STPI DG Omkar Rai: We have created conducive IT Infra to disperse tech industry to Tier II and Tier III cities
Since its inception in 1991, Software Technology Parks of India (STPI) has played seminal role in the growth of Indian IT industry especially by creating conducive and ideal IT infrastructure in places where nobody was keen to go. Now, it is on the way to create 10 lakh square feet of space across the country for IT companies, small businesses and startups.
Dr Omkar Rai, Director General, STPI speaks to Mohd Ujaley about how his organisation is focused on taking the IT industry to Tier II and Tier III cities. “Today, STPI is in all the states and some of them have more than one technology park, and this is how we not only tried to match the demand of the IT industry but in many cases we triggered the demand,” said Dr. Rai, adding that STPI has created conducive and ideal IT infrastructure in places where nobody was keen to go so that the IT industry can migrate to those places.
What have been some of the major achievements of STPI in the last five years?
Software Technology Parks of India (STPI) since its inception in 1991 has played a seminal role in the growth of Indian IT industry. Way back, it was set up to offer a single window clearance system to software exporters, to provide necessary network bandwidth to the IT industry and act as a plug and play centre for small businesses.
In those days, the word startup or technology startup was not as popular as it is today and most of the companies that operated from our premises already had business, they had order in place, and they came to us to execute their orders. Most of them were services companies.
However, with the growth of the industry, it was envisaged that IT infrastructure should also grow. So, the Ministry of IT & Electronics (MeitY) decided to incentivise creation of IT parks by private partners under Infrastructure Service Provider Scheme. STPI implemented this scheme with private partners on ‘own created and own operated’ basis.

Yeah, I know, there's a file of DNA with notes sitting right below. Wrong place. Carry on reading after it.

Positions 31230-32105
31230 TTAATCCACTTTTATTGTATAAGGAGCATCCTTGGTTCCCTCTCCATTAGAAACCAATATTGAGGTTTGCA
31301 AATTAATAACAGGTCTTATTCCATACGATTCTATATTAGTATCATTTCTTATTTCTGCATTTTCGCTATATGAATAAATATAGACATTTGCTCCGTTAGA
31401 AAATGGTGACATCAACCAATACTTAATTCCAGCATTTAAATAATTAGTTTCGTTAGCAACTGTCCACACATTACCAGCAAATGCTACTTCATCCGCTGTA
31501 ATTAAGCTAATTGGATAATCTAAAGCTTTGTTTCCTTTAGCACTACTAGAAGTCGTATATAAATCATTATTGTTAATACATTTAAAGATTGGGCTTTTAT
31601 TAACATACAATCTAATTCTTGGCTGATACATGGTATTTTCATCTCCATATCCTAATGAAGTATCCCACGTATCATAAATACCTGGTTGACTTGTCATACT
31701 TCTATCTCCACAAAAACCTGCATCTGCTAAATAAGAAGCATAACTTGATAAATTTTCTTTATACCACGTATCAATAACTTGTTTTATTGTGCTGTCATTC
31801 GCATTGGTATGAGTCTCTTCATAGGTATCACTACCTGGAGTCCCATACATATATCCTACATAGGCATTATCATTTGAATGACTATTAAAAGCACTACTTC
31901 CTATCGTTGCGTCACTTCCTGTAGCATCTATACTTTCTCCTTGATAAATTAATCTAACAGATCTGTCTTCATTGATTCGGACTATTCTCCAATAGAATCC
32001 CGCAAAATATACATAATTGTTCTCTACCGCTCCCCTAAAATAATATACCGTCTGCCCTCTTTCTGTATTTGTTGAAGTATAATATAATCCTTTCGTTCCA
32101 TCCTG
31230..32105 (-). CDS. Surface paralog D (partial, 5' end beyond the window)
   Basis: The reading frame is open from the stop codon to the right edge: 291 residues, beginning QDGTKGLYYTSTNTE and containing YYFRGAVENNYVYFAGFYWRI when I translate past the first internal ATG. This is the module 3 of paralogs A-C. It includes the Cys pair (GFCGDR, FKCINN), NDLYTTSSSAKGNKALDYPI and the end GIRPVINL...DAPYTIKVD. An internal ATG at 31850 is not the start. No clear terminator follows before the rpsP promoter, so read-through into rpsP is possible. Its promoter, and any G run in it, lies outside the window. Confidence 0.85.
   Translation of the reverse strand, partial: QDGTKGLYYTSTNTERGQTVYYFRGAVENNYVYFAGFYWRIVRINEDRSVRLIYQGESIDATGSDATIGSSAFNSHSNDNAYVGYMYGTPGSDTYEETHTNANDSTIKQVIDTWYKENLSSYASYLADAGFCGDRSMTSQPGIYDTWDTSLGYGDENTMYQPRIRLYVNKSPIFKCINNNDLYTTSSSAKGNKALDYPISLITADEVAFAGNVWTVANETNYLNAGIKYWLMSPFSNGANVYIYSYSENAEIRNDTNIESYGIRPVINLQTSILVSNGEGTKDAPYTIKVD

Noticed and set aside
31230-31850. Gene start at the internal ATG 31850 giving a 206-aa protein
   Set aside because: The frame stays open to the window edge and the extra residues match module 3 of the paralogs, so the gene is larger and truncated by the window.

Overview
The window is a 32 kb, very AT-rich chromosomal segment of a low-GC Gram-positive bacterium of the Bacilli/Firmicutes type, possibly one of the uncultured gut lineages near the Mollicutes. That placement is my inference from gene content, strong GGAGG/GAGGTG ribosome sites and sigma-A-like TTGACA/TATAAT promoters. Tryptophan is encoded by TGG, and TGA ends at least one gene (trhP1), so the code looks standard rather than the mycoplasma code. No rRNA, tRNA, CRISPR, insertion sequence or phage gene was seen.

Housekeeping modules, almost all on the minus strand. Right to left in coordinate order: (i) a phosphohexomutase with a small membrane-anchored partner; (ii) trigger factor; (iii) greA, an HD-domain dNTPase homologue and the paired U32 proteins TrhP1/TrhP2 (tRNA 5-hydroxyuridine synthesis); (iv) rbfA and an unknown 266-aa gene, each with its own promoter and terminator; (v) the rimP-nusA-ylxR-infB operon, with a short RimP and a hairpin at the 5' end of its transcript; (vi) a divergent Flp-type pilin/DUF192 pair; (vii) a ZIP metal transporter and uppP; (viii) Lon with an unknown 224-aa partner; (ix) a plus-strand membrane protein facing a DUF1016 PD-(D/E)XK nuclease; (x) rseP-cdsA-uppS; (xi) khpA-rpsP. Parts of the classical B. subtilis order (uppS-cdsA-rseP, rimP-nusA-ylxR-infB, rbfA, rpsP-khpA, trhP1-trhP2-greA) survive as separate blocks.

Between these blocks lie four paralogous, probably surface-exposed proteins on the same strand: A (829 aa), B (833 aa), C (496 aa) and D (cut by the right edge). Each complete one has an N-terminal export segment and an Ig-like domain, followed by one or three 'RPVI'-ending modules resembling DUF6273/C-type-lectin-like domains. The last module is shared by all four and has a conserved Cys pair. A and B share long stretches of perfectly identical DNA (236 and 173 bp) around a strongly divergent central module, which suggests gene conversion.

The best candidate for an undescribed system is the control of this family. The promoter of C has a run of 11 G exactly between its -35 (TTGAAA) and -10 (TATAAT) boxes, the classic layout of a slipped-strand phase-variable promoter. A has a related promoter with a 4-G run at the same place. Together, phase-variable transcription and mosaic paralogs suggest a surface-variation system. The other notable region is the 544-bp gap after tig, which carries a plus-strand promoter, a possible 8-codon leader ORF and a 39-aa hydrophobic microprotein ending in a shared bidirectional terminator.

If you broadly look at our journey, we have completely overhauled ourselves as per the needs and requirements of India’s IT industry. Initially, one of the major services that STPI used to offer to the IT industry was satellite based gateways because in those days BSNL had the monopoly, and as private operators were not allowed in the sector. So, STPI was actually giving bandwidth to software exporters – something which needed 24×7 working attention. We have grown from 36 centres to 58, in the last five years, and 25 more centres are in the pipeline.
What kind of change do you see in India’s IT industry from cost and innovation point of view?
As far as the IT industry in India is concerned, they have significantly grown in eight-nine locations in India. They have moved up in terms of value chain, number of employments and cutting-edge technology outsourcing. However, gradually, they are also under pressure because of rising manpower cost, urban infrastructure issues and logistic challenges. This has created strain on their margin and the cost arbitrage, once it had, is now eroding very fast. And, that is why we are trying to create newer opportunities in different locations.
The good thing is that India’s IT service industry has matured and most of the firms are working at the very top level of the value chain – right from ideating to product creation to technology development – everything is happening now within India. This has been possible due to world class talent pool that we have, and also state after state are promoting themselves as an IT hub. This has ensured that infrastructure that is being built in Tier II or Tier III cities are the level of Tier I.